It started in Christmas 2013. I spent most of Christmas Day in bed with a stinking cough and cold which I’d had for 3 weeks. By Boxing Day we called 112 as we thought my asthma was causing problems, then I ended up in A&E at the Royal Berkshire. I had the usual checks done and was about to leave when the consultant haematologist came to see me.
He said my white blood count was quite high and he wanted to re-test my blood. I was admitted and the next morning received my diagnosis: chronic myeloid leukaemia. It was a massive shock. In those first days I went through a lot of emotions: when you get the diagnosis you don't hear the 'chronic myeloid' bit, you focus on that one word, 'leukaemia', and all the fear that goes with cancer.
You think there must be a mistake in the laboratory or something, anything other than this. Then the tears started flowing, quite silently, not for me but for my two little boys. I was desperate for them not to have to grow up without their Dad.
You live your life from one appointment to the next in those early days. It was a mad couple of weeks of information overload, bone marrow biopsy (what a laugh that is) and worry. You still don't get past the 'L' word but I had lots of reassurance from the hospital that if I was to get leukaemia then this was the type to have. Then I was given my first box of imatinib, or 'magic bullets' as I call them and it's amazing how 4 months turns things around!
I was prescribed imatinib straight after my diagnosis was confirmed. It's a drug that research funded by Bloodwise has helped to bring to patients. For the first couple of weeks I felt quite sick but this passed quickly. I had bad leg pains but this was good in a way, as it meant the drug was clearing out the rubbish in my bone marrow. In the middle of this I got a new job, but I was worried that I wouldn't be able to cope with the pain. My consultant suggested taking an anti-inflammatory, and the pain I had experienced for 4 weeks disappeared within an hour.
Once I started my treatment I was able to see my white blood cell count returning to normal – the first step on the positive road. I’m lucky that CML has good prospects in terms of life expectancy and so far my treatment is headed in the right direction.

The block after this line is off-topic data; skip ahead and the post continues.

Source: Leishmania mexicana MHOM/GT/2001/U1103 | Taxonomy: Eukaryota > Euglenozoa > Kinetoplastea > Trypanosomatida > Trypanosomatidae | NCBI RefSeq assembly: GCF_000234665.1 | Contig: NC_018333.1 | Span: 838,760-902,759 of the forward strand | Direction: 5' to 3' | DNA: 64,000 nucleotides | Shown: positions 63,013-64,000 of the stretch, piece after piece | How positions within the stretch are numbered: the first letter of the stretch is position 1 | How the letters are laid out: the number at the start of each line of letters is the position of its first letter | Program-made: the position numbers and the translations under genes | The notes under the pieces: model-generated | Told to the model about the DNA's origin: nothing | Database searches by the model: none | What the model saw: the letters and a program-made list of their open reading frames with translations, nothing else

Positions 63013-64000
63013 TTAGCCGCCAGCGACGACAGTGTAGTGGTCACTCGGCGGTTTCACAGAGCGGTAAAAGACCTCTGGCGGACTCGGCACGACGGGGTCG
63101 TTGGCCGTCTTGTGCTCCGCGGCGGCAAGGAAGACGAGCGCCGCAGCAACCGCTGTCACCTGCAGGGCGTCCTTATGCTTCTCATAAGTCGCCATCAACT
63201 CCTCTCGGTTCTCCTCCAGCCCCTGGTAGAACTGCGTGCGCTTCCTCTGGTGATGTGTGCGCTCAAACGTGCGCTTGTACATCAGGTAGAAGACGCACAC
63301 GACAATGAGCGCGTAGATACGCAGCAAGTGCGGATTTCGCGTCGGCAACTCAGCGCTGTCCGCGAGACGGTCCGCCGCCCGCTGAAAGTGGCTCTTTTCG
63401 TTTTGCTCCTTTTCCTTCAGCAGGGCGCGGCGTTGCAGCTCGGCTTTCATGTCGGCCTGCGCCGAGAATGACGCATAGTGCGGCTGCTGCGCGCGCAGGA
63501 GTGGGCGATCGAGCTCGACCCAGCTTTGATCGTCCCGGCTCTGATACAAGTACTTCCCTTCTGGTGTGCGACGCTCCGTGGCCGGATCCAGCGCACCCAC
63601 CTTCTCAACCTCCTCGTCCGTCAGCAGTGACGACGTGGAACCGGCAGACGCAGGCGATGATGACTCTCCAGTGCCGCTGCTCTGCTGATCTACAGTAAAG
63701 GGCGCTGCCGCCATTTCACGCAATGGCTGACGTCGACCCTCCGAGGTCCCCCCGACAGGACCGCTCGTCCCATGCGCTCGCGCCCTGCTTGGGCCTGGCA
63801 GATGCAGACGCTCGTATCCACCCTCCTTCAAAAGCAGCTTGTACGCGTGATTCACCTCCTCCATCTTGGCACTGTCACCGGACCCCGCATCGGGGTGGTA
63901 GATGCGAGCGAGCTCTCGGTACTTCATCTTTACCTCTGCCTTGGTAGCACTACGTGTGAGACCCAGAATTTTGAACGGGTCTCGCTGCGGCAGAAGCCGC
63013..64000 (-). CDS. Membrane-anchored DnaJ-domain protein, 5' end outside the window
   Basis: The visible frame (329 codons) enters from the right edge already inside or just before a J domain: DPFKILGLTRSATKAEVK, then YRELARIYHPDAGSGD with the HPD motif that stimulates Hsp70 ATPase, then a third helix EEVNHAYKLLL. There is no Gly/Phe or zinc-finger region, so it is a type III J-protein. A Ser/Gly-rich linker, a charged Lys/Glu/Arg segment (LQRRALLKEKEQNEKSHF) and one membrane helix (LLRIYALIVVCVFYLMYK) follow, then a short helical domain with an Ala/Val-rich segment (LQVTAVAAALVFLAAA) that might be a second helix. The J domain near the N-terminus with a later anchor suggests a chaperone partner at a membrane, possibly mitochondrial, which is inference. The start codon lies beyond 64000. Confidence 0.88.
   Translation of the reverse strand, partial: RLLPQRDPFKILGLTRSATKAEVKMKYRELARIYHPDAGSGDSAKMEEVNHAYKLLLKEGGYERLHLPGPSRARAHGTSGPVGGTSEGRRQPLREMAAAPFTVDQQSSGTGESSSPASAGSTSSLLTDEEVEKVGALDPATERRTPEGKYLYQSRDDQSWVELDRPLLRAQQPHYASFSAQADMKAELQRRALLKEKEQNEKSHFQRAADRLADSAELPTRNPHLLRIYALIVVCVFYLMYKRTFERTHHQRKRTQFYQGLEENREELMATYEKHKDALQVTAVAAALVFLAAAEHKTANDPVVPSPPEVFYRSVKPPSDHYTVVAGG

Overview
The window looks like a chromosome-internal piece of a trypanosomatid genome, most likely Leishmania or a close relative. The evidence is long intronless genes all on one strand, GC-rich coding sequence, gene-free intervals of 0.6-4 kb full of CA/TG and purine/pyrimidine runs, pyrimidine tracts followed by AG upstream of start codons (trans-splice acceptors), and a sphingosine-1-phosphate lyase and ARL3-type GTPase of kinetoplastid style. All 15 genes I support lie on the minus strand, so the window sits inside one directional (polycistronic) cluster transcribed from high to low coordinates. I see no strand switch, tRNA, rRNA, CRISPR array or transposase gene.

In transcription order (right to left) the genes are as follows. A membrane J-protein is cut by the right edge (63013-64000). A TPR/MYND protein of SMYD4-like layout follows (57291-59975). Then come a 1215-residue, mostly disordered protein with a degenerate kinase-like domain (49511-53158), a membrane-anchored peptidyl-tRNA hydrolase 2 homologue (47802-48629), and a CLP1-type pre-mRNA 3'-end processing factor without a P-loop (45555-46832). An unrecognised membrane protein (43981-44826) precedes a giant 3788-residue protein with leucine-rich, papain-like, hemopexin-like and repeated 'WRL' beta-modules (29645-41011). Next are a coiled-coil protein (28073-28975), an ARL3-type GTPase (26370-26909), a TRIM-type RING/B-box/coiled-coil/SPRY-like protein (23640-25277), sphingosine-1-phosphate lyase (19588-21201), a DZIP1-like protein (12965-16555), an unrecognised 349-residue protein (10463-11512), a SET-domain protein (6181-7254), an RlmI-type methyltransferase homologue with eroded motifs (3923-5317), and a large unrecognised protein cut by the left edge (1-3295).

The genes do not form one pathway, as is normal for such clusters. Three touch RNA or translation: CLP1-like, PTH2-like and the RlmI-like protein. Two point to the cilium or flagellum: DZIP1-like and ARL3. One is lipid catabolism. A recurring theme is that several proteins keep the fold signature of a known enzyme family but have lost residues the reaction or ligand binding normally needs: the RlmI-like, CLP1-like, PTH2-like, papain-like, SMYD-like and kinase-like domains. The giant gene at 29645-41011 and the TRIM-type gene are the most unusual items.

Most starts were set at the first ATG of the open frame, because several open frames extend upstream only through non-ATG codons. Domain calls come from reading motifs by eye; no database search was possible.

It was quite lonely for the first couple of months until I attended the Bloodwise Impact Day though - that was really when everything turned around for me. Suddenly I wasn’t on my own, I was surrounded by others who were going through the same thing as me, had different leukaemias or were involved in research, fundraising and support for people like me. It was a humbling and overwhelming day and one of the best things to come out of it was my connection to the CML Facebook group, which a Bloodwise staff member mentioned to me. Now I have instant support and advice, which was invaluable when I was going through the initial wave of side effects.
So what now? Many months on and although it’s a cliché, I see the world through different eyes. I try to make the most of every day and not waste them. I’ve set myself a fundraising target and am doing a series of fundraising challenges, to raise money for research that will provide the same hope and future prospects for all leukaemia patients, not just people with CML. I certainly didn’t expect to be running a 10K around Oxford, cycling from coast to coast, jumping out of an aeroplane at 12,000 feet with the Parachute Regiment or cycling 52 miles in Bloodwise's London Bikeathon but I’ve loved every second of it. How strange that all these things were there to do all my life, but it takes this for me to see them!
I’ve lost count of the number of people who say how well I look - that’s music to my ears. I still have bad days, I still have days filled with fear and days where I feel rubbish but I refuse to be defined by this illness. I’m Paul who happens to have CML, not Paul the cancer sufferer.
The best thing I’ve ever heard was when my dear friend Claire said to me: “I keep forgetting you have cancer”. That's exactly how I want it to be.